Chipotle Sued For Misleading Investors Regarding Food Safety Compliance

Chipotle Sued For Misleading Investors Regarding Food Safety Compliance
Chipotle Mike Mozart / Flickr CC BY 2.0

It seems the new year is not starting out too well for Chipotle Mexican Grill. The popular restaurant chain is now the subject of another lawsuit filed by its own investors.


The lawsuit was filed three days ago by Susie Ong and has named Chipotle Mexican Grill Chairman and Co-Chief Executive Officer Steve Ells, Co-Chief Executive Officer Montgomery Moran and Chief Financial Officer John Hartung as co-defendants. According to the lawsuit, the Chipotle management had made some “materially false and misleading statements” with regard to the company’s policies on operations, compliance and business. Specifically, the lawsuit alleges that the defendants have failed to disclose that the restaurant chain’s quality controls were “inadequate” and not compliant of consumer and workplace safety regulations. Because of this, the lawsuit believes that the public statements made by Chipotle have not been accurate.

The health and issues in Chipotle began last August 18, 2015 when as much as 100 customers and employees from a Chipotle restaurant in Simi Valley, California had fallen ill. The following month, the Ventura County Environmental Health Division had said these reported illnesses were the result of a norovirus outbreak. Moreover, an inspection of the said restaurant by the health investors also revealed some dirty and inoperative equipment as well as equipment that is directly linked to the sewer. The Chipotle stock fell by 3.6 percent when the news broke out.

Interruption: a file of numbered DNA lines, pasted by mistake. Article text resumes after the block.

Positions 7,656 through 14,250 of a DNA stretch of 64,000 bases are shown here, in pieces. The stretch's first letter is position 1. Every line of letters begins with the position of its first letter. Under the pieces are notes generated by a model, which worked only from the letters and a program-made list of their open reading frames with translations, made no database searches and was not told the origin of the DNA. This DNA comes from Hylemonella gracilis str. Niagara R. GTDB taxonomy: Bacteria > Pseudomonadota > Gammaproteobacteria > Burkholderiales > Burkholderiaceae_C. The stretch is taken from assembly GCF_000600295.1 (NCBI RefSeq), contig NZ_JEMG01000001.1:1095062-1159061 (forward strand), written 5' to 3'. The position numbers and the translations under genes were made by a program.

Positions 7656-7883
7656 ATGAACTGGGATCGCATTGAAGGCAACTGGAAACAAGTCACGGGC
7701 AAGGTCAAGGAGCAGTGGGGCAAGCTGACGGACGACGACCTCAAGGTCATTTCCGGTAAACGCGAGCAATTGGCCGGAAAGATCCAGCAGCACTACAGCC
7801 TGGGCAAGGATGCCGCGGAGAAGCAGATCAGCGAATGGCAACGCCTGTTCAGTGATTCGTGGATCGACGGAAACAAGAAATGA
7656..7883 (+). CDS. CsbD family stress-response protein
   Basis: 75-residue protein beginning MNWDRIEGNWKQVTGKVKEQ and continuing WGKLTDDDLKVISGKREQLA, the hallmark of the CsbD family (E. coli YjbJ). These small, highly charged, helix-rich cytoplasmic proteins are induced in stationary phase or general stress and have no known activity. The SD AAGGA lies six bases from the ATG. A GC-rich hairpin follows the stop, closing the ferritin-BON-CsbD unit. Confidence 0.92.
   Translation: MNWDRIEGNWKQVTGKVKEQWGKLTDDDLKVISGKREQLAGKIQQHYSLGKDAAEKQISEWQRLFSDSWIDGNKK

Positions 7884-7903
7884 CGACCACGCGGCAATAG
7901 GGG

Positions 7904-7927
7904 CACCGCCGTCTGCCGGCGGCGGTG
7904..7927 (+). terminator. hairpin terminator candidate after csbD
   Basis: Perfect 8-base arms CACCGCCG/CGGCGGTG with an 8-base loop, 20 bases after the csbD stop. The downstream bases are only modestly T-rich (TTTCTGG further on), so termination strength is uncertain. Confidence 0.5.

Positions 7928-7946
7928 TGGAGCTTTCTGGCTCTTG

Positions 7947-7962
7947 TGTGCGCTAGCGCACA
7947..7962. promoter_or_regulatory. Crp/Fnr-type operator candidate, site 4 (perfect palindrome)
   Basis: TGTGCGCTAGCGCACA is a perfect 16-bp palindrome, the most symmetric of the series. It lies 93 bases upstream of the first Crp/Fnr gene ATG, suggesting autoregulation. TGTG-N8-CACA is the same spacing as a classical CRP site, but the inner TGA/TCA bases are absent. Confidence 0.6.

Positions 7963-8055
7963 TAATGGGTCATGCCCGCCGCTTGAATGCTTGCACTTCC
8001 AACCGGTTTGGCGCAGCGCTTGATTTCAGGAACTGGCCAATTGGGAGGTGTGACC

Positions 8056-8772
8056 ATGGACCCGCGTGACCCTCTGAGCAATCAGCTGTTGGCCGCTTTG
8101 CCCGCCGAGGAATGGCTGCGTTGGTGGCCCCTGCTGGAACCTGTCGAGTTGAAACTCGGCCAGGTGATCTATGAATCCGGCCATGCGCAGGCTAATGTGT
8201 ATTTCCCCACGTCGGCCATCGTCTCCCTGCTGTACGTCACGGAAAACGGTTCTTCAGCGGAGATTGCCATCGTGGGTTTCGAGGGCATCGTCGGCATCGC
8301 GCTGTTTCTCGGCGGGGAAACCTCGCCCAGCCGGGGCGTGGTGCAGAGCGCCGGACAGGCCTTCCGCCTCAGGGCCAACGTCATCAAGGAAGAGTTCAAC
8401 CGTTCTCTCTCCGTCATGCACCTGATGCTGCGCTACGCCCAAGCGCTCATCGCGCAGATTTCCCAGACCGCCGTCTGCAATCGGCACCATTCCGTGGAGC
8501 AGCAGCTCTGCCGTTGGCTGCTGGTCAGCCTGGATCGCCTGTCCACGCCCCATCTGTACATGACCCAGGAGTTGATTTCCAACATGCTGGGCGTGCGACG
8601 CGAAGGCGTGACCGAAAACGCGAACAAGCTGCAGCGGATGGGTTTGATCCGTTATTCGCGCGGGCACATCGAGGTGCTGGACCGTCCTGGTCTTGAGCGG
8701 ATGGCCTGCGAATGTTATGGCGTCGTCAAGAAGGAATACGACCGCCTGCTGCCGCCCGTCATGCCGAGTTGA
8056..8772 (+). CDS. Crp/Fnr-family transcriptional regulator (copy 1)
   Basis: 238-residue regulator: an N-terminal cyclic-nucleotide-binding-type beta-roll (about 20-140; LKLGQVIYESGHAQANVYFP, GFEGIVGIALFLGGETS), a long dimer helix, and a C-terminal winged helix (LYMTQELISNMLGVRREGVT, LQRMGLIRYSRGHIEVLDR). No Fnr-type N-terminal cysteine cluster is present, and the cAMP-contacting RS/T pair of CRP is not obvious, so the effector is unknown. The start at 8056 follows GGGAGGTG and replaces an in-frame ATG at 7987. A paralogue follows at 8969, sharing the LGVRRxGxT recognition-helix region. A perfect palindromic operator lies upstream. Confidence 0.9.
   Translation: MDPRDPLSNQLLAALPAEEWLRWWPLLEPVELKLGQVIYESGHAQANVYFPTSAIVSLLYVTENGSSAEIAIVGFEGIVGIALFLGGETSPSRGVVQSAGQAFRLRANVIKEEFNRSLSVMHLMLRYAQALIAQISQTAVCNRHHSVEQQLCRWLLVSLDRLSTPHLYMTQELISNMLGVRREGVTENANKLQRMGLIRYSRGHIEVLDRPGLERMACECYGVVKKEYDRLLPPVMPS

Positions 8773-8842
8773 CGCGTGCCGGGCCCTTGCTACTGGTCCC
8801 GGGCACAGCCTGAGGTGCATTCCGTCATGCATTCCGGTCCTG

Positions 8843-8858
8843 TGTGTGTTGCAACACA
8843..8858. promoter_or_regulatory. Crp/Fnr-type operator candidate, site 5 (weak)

Around the same time, as much as 64 people have also reportedly fallen ill after dining at various Chipotle locations in Minnesota. On September 17, 2015, the Minnesota Department of Health had said that these illnesses were salmonella, and that they were linked to tomatoes that have been supplied to 22 Chipotle locations. These affected restaurants had changed tomato suppliers, but the lawsuit alleges that they had never disclosed this information.

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Meanwhile, last December, as much as 140 students from Boston College had fallen ill after dining in a Chipotle restaurant in Brighton, Massachusetts. Days later, health officials had confirmed that the said students got infected with norovirus.

In a recent SEC filing, Chipotle also admitted that it had received a subpoena from the U.S. District Court for the Central District of California as an official investigation has been launched into the outbreaks that happened in its restaurants last year in cooperation with the U.S. Food and Drug Administration’s Office of Criminal Investigations. To this, Chipotle said they “intend to fully cooperate in the investigation.”

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